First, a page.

simple model for sleep history feedback
    • Abstract: Publication date: Available online 7 May 2018Source: Accident Analysis & PreventionAuthor(s): Jillian Dorrian, Steven Hursh, Lauren Waggoner, Crystal Grant, Maja Pajcin, Charlotte Gupta, Alison Coates, David Kennaway, Gary Wittert, Leonie Heilbronn, Chris Della Vedova, Siobhan Banks Technology-supported methods for sleep recording are becoming increasingly affordable. Sleep history feedback may help with fatigue-related decision making – Should I drive' Am I fit for work' This study examines a “sleep tank” model (SleepTank™), which is analogous to the fuel tank in a car, refilled by sleep, and depleted during wake. Required inputs are sleep period time and sleep efficiency (provided by many consumer-grade actigraphs). Outputs include suggested hours remaining to “get sleep” and percentage remaining in tank (Tank%). Initial proof of concept analyses were conducted using data from a laboratory-based simulated nightshift study. Ten, healthy males (18–35y) undertook an 8h baseline sleep opportunity and daytime performance testing (BL), followed by four simulated nightshifts (2000 h–0600 h), with daytime sleep opportunities (1000 h–1600 h), then an 8 h night-time sleep opportunity to return to daytime schedule (RTDS), followed by daytime performance testing. Psychomotor Vigilance Task (PVT) and Karolinska Sleepiness Scale were performed at 1200 h on BL and RTDS, and at 1830 h, 2130 h 0000 h and 0400 h each nightshift. A 40-minute York Driving Simulation was performed at 1730 h, 2030 h and 0300 h on each nightshift. Model outputs were calculated using sleep period timing and sleep efficiency (from polysomnography) for each participant. Tank% was a significant predictor of PVT lapses (p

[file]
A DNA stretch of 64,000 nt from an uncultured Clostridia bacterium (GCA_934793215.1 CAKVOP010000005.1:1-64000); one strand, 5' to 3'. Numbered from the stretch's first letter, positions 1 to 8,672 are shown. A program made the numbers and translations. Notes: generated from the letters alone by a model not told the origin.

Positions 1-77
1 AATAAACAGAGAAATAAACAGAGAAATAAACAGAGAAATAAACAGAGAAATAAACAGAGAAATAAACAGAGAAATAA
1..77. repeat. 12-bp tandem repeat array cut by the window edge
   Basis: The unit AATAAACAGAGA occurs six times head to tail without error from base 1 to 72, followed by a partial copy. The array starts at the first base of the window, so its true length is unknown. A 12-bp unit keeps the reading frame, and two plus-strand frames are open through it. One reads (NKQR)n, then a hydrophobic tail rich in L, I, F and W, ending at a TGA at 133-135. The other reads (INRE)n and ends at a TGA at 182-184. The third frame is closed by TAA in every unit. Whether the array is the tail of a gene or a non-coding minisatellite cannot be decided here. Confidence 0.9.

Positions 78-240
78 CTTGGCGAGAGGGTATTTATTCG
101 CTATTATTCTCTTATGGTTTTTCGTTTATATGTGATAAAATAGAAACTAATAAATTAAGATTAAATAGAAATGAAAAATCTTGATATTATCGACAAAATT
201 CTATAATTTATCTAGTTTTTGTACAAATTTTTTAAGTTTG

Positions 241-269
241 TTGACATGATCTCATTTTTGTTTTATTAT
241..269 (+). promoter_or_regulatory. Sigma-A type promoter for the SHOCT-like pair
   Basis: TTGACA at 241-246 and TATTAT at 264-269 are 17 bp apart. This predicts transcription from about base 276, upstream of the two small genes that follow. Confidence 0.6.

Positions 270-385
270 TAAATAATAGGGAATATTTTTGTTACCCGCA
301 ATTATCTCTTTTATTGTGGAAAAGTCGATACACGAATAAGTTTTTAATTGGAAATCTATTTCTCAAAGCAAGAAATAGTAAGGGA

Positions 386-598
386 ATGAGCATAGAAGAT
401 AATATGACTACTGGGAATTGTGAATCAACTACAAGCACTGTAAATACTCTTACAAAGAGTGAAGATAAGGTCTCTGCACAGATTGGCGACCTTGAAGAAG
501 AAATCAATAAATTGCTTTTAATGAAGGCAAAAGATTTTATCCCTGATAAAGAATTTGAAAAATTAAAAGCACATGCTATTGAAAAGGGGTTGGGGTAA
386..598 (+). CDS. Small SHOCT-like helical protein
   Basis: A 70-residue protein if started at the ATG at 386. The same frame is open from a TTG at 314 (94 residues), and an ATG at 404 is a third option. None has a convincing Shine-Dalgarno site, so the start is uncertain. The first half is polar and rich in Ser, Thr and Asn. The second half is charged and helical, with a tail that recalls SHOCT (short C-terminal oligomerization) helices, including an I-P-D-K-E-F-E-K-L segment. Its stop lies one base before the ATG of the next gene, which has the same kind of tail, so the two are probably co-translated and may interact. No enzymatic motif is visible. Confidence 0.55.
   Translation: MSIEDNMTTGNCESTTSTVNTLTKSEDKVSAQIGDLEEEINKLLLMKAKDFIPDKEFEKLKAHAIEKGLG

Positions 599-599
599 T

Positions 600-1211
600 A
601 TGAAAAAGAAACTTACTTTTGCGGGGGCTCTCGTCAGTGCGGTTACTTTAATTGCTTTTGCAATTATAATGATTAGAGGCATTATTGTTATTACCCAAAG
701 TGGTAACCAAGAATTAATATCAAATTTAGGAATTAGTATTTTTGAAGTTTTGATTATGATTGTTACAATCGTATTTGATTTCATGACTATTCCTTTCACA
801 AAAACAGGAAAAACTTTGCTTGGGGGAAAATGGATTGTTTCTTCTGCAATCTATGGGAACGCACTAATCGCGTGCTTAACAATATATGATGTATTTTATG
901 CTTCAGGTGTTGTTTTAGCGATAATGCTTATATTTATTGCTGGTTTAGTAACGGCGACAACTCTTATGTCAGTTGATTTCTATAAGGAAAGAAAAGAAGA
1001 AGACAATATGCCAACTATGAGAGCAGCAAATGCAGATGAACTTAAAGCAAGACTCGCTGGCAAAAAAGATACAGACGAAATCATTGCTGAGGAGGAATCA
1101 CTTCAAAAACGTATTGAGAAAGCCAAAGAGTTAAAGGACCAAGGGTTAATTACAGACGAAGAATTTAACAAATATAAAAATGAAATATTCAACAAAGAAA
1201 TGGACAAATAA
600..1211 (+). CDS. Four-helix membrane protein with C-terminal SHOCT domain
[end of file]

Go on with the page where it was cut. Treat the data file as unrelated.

• Effects of strategic early-morning caffeine gum administration on
           association between salivary alpha-amylase and neurobehavioural
           performance during 50 h of sleep deprivation